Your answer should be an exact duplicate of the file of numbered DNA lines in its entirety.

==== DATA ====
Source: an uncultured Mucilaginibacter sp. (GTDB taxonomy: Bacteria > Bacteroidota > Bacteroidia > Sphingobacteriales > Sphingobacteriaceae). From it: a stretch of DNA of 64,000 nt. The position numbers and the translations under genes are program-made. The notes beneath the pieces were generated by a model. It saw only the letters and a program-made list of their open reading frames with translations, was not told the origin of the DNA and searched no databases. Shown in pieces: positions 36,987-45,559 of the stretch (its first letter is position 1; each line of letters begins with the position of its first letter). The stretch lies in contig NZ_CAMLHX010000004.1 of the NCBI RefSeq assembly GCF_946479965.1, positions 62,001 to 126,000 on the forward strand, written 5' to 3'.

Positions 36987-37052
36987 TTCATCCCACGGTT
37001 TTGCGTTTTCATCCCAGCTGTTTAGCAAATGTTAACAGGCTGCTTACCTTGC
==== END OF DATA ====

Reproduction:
Source: an uncultured Mucilaginibacter sp. (GTDB taxonomy: Bacteria > Bacteroidota > Bacteroidia > Sphingobacteriales > Sphingobacteriaceae). From it: a stretch of DNA of 64,000 nt. The position numbers and the translations under genes are program-made. The notes beneath the pieces were generated by a model. It saw only the letters and a program-made list of their open reading frames with translations, was not told the origin of the DNA and searched no databases. Shown in pieces: positions 36,987-45,559 of the stretch (its first letter is position 1; each line of letters begins with the position of its first letter). The stretch lies in contig NZ_CAMLHX010000004.1 of the NCBI RefSeq assembly GCF_946479965.1, positions 62,001 to 126,000 on the forward strand, written 5' to 3'.

Positions 36987-37052
36987 TTCATCCCACGGTT
37001 TTGCGTTTTCATCCCAGCTGTTTAGCAAATGTTAACAGGCTGCTTACCTTGC